and John L. Swigert. This mission is remembered as “The Successful Failure.” I hope to explain these missions the best I can in the following paragraphs. You probably have no idea what significance the Gemini Seven mission has in American Space history. It was a record-breaking mission at the time! The astronauts were in space for two weeks.
It may not seem like very much now, but back in December of 1965 this was totally amazing! In order to understand why this event is so important you have to imagine what it was like back in 1965. No one had landed on the moon yet, so we were still in a space race with the Russians. At that time we had done something that the Russians had not accomplished, and in 1965 the thought of going to space was a lot more radical than it is now. Also while they were up in space they pioneered the first rendezvous with another space vessel. So in one mission, they and Gemini Six had broken two records! Lovell was launched into space for a second time on November 11, 1966.
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Edwin Aldrin accompanied him. On this mission Lovell and Aldrin circumnavigated the Earth fifty-nine times in four days. What was special about this mission was the knowledge that was gained on walking in space. During their flight, Lovell took three space walks and learned very much about the restraints that are needed to perform a space walk.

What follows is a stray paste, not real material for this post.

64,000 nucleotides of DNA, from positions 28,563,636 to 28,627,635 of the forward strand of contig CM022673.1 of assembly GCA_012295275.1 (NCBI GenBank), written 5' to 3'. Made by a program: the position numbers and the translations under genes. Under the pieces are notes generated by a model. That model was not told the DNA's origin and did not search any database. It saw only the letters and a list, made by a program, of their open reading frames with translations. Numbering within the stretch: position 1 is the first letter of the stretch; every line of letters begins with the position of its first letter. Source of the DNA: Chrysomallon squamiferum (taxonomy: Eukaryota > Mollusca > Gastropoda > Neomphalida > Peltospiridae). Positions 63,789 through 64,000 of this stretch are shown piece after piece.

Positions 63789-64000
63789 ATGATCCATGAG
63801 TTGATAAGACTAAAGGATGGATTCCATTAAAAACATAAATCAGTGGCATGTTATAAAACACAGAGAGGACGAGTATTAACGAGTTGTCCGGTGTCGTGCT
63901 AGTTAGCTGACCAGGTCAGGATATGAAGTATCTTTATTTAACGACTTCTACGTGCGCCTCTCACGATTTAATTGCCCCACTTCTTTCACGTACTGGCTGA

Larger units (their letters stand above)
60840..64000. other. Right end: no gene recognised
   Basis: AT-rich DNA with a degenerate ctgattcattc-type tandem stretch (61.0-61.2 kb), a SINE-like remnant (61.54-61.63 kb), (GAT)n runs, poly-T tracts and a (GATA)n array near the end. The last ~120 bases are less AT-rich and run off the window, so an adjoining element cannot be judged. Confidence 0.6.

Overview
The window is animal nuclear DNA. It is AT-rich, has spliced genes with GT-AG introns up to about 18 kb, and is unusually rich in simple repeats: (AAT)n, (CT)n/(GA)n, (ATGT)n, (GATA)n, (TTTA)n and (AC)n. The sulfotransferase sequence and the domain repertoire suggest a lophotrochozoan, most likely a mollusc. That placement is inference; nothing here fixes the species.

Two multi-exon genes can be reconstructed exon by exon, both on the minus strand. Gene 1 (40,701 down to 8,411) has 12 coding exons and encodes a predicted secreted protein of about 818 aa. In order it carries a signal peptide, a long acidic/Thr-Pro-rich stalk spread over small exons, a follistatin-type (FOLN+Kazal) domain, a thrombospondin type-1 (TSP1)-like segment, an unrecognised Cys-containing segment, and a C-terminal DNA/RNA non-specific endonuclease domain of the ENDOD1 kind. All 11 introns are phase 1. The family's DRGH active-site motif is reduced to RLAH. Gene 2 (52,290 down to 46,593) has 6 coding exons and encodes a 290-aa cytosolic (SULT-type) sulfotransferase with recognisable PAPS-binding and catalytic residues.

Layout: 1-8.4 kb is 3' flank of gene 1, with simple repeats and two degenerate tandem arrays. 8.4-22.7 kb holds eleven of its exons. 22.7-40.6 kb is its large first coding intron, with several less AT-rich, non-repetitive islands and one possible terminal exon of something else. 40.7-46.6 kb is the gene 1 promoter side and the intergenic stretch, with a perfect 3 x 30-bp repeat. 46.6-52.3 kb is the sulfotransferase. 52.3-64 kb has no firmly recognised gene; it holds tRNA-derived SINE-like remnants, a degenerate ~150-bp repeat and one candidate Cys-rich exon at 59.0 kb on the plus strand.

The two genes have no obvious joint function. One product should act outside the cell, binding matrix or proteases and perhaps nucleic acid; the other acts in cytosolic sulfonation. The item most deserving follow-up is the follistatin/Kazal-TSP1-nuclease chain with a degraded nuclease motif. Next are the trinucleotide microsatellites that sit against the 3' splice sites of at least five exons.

He paid very close attention to what type of restraints worked the best for certain jobs that needed to be done on the exterior of the spacecraft. While on one of his walks, Lovell took the very first pictures of a solar eclipse from space. (I hope he liked being the first to do things, because he did quite a bit of that. ) Lovell’s third mission was on a new type of spacecraft, the Apollo.
Apollo Eight was also the first craft to be powered by a Saturn V rocket. It was the most powerful rocket used in the beginning of manned space travel. And believe, me they are cool! I was lucky enough to go to the Kenedy Space Center this summer and check out all the rockets, engines, and space related stuff. I remember that they left on December 21, 1968. This mission was a milestone in space travel because Lovell and his fellow astronauts Frank Borman and William Anders were the first people to entirely break away from Earth’s gravitational pull. The astronauts circled the moon ten times, and gave the people on Earth live footage of the surface of the moon from only sixty-nine miles away from the surface.